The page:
Greek primary schools officially close for the summer on 15 June, which falls on Sunday this year, so children get two extra days to enjoy during their summer holidays. Officially, schools re-open on 10 September, which amounts to a three-month summer holiday. If it surprises you that schools close down for so long, just wait till you hear what other holidays they get throughout the 'scholastic' year: a 2 week-break at Easter and Christmas, national, public or religious holidays - there is one every single month of the school year - as well as the school festivals preceding the national holiday when no lessons are conducted, not forgetting the infamous teachers' strikes that occur right throughout the year (and we're not including weekends in this). I've worked out that the average school year in Greece consists of just 160 days: just 7 and a half months (including weekends) of the year. You will often hear Greeks complaining that their children have too many lessons, too much homework and too many after-hours private school classes. They are absolutely right; what do you expect children to learn in just over half a year of state-funded education, while their counterparts in other European countries get at least 9 complete months of regular schooling per annum? No wonder they're doing after-school lessons at the infamous (and expensive) frontistirio (private preparatory educational institute) to learn anything at all (on their own or with their parents).
The end-of-year school celebration usually consists of a theatrical production, poetry recitals and songs. Parents are always invited, and many usually go, as it is a duty towards their children. Today, many carried their cameras to snap their offspring in their moment of glory during a performance. I was carrying mine for one more reason: to ascertain the role that the Mediterranean diet plays at school functions, because, in any gathering of Greeks, whether it's large or small, food is always a main feature. I didn't expect it to take centre stage today, and I hope you will all be pleasantly surprised by the course of events.
The primary school my children attend is located in a village. This doesn't mean that most mums don't work; it means that most mums have more time available to come and see their children performing at school. (Meal preparation, cleaning, washing, helping children with their homework, and all those other chores women take on are all work too, jobs which many urban working mothers hire paid help to get done.) For many reasons, not least of which one may be that the teachers should not be inconvenienced, the celebration takes place in the morning during regular school hours. Those of us lucky (or, depending on your point of view, unlucky) enough to have our mornings free can attend the function. Mothers, fathers, grandmothers, grandfathers all came in to see them. Everyone was well dressed, as were their children - bright clean new summer clothes. No matter what the children wear to school on an everyday basis, today was different: it was a day to wear your Sunday best.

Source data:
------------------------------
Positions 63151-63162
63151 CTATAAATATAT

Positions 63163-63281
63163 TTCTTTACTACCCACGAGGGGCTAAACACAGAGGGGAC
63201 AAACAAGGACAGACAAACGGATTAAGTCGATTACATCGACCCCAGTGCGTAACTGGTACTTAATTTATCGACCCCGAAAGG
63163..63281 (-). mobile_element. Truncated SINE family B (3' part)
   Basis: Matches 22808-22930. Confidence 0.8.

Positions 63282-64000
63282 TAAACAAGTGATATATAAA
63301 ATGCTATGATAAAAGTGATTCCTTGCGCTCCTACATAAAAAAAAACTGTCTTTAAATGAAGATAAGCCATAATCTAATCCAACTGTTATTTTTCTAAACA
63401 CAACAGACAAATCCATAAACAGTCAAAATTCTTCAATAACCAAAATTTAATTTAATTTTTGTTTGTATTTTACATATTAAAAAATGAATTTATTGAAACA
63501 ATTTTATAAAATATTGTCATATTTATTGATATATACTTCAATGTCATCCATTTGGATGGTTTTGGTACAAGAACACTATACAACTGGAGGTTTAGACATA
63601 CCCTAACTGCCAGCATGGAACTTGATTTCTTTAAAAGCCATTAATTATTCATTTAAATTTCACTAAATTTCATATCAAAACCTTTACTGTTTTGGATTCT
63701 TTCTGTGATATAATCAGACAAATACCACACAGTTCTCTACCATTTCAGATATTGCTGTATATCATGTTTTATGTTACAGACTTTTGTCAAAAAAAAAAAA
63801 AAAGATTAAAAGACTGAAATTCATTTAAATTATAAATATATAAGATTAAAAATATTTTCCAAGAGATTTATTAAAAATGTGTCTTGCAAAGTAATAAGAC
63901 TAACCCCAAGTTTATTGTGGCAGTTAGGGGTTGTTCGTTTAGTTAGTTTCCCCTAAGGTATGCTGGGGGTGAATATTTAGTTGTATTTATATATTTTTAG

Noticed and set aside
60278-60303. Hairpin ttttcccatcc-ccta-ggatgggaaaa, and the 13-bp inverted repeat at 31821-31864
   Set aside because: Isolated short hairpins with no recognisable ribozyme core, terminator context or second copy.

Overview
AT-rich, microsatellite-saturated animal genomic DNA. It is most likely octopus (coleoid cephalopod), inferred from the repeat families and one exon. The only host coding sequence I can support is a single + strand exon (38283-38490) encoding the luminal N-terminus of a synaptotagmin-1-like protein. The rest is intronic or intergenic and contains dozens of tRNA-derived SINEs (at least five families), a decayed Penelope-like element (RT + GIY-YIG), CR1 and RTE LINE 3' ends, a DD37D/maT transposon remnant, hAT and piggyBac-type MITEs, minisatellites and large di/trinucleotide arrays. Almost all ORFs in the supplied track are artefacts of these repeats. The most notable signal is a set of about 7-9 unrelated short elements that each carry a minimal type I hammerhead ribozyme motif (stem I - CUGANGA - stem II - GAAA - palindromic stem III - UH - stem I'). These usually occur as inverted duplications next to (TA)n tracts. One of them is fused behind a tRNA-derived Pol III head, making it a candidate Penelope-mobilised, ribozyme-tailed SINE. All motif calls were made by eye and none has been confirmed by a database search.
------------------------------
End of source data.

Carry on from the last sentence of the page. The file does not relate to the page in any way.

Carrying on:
I sat among the crowd of other mums, some holding their morning cups of coffee, others their lit cigarettes. A few carried both. They were all dressed to the nines, perfect pedicures displayed on well heeled ladies of all shapes and sizes. The men folk came in their brightest shirt, a sign that they weren't working in the fields today.
Speeches always come first in all Greek celebrations. The headmaster asked one of the older children to recite "Our Father" (the smokers still had their cigarettes in their hands) and then went on to thank the teachers for their efforts this year, praising the children in turn for their achievements. The local priest reminded both the teachers and parents of their duty towards their children, who he advised to heed their teachers well. Then it was the turn of the mayor to make his appearance before running off to another school in the district to do the same thing. The PTA president reminded everyone to come back refreshed after the school holidays. Finally, the kindergarten teacher, a very kindly woman who all the village children have been schooled by at some point in their life, said a few words about the children who will be entering Grade 1 next year. Her class plays a bigger role than the other classes at end-of-year school functions: school plays are usually performed by the youngest children of the school, in other words, those who don't get stage-fright, are less self-conscious and haven't yet lost the facial features that represent child innocence.
The kindergarten performed a play all about summer fruit, chanting rhymes about what each different kind of fruit offers in our daily diet. This was followed by Grade 6 - the graduates of the primary school - who read out some notes based on a larger school project that they had worked on concerning the Mediterranean diet. It may have been interesting, but nobody listened to them, which just goes to show how interested the locals were in the subject: local food, food scares, daily diet, food labelling, GMO food, the Mediterranean diet, the future health of their children and their health in general. The girls could not be heard above the audience's chatters and the other children's disturbances. Mobile phones were ringing every minute. It was a shameful way to behave. As usual, people don't bother listening to each other, wanting only to be heard themselves.